Green Design dumbleedbuildings

Published on February 16th, 2009 | by Alex Felsinger

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The 10 Dumbest Green Buildings on Earth


While any structure built in a way that lessens its footprint is welcomed, some of the buildings that people try to turn green simply make no sense.

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LEED certification, in all its greatness, does not take the building’s intended purpose into account; this leaves us with some hilarious, unabashedly self-contradicting buildings. Here are the ten of the most laughable green buildings:

1. BP’s Helios House Gas Station – Los Angeles, Cal.

Yes, there is an LEED-certified gas station. It’s actually a nice building, complete with rainwater collection, solar panels, recycled building materials, and LED lighting. However, don’t think you’ll be able to refuel with biodiesel or charge up your electric car—they’re only in the petroleum-dealing business. How green of them, right?

2. Justin Timberlake’s Golf Course/Lodge – Woodstock, Tenn.

So Justin Timberlake decided that he wants to buy a golf course and fix it up with an LEED-certified lodge. While it’s an improvement compared to most other golf courses, the fact remains that maintaining a golf course takes chemicals and lots of water. In the United States alone, golf courses total more than 1.7 million acres and consume around 4 billion gallons of water every day. How does a green lodge counteract the water used to maintain the course? Justin, if you really want to be green, you should have turned it into a wildlife sanctuary instead.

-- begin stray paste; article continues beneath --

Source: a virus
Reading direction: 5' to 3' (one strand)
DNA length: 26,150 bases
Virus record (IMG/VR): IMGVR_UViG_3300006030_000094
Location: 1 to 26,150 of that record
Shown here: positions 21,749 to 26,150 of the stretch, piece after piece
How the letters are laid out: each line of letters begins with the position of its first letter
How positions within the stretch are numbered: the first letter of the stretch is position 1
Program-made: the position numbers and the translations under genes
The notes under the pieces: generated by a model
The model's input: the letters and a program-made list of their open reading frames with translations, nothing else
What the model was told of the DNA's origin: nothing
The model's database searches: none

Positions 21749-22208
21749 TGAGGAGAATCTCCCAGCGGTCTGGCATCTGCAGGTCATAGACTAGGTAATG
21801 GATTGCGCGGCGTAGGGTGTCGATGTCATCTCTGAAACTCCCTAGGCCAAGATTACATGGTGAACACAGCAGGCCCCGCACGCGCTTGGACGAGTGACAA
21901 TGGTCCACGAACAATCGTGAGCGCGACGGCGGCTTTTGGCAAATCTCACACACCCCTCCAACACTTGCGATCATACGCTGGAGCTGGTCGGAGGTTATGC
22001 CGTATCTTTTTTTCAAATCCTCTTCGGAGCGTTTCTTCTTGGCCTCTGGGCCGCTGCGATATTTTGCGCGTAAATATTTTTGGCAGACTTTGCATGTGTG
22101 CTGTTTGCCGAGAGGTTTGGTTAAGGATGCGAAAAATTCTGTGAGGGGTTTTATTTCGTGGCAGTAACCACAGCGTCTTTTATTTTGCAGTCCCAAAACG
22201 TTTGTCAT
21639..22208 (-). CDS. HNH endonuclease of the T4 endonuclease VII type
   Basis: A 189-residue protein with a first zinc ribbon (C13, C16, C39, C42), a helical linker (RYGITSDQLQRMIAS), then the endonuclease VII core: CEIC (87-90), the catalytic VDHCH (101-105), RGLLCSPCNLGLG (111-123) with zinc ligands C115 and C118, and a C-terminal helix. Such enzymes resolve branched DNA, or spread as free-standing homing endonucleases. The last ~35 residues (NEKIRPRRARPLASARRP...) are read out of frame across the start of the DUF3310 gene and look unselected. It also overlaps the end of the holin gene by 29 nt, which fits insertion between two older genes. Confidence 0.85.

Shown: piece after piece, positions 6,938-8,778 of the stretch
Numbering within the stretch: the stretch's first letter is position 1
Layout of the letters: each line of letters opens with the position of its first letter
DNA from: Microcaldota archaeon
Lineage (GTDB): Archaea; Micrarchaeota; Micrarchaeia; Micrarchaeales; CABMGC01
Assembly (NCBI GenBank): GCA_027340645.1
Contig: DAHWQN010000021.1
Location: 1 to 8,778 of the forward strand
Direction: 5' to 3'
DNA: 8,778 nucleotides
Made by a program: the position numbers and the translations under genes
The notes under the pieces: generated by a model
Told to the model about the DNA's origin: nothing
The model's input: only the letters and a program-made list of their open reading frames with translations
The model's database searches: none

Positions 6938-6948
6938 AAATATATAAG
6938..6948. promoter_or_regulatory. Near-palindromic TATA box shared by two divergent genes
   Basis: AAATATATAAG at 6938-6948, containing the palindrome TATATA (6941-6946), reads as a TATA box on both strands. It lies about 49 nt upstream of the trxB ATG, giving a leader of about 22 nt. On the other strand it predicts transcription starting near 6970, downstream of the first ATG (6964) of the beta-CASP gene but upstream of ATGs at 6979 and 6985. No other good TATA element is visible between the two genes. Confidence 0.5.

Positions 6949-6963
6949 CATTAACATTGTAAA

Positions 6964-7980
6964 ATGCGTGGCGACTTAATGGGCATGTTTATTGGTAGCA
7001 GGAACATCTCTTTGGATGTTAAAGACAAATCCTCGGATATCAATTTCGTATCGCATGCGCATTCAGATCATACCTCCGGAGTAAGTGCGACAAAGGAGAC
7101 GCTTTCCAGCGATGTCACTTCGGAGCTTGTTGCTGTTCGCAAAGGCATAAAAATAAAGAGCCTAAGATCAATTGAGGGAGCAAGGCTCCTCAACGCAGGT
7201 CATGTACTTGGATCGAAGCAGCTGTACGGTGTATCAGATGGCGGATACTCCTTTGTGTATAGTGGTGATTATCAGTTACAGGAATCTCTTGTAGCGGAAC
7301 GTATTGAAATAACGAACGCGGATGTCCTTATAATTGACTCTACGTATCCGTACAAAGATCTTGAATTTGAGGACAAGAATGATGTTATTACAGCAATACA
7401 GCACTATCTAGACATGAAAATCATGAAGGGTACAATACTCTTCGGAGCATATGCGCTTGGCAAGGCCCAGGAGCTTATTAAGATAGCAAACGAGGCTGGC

3. Nestle Pure Life Water Bottling Plant – Boiling Springs, Tenn.

While this isn’t the only LEED-certified water bottling plant, it’s listed for having the most greenwashed name. Ozarka, Arrowhead, Ice Mountain, and Deer Park water bottling plants also have LEED certifications of some sort, but they couldn’t compete with Pure Life in the name department. If anyone needs a reminder of why bottling water is a bad idea, here are five reasons to ditch the bottle. Oh, and Nestle as a whole won’t be getting an award for their treatment of the planet and its people any time soon.

4. Logan Airport Terminal A – Boston, Mass.

Activists in England have put their freedom on the line protesting against a third runway at the enormous Heathrow Airport; do you think they’d be more satisfied with the runway if the airport terminal was LEED certified, with solar panels and the whole bit? You’d be right to assume they wouldn’t, because whether they take off from a green building or not, airplanes are still one of the top causes of global warming.

5. Toyota Car Dealership – Rockwall, Tex.

While Toyota is almost synonymous with green when it comes to cars, in reality they’re not much better than any other car company. They have a full line of vehicles, including four-wheel-drive SUV’s, some of which are 8-cylinder. In fact, their entire fleet’s average gas mileage is worse than Chevrolet’s. Perhaps they should clean up their cars before trying to green their dealerships?

6. Antilia Tower – Mumbai, India

While this probably will not be LEED certified, it has been often mentioned as being one of the greenest building concepts on the planet. While it does look beautiful and will act as a giant carbon sink in the middle of the city, there’s a major problem: it will be the home of one family. No matter how green this building is, that is a complete waste of space in a city known for its overcrowding.

7. Civic Center Parking Garage – Santa Monica, Cal.

The only green parking garage I want to see would be located at a train or bus station for people to drop off their cars to finish their commute on mass transit. To quote every politician involved in the 2008 campaign, “You can put lipstick on a pig, but it’s still a pig.”

8. Vacation Home Development – Las Vegas, Nev.

You only need one house, people! Granted that seven of these eight homes are 1/12 shares, these homes are being built in a desert (Las Vegas) and if anyone needs a water-capture system, it’s people who live there year-around. Simply due to their excess, vacation homes may be the least environmentally-friendly structures on earth.

9. Spaceport America -  New Mexico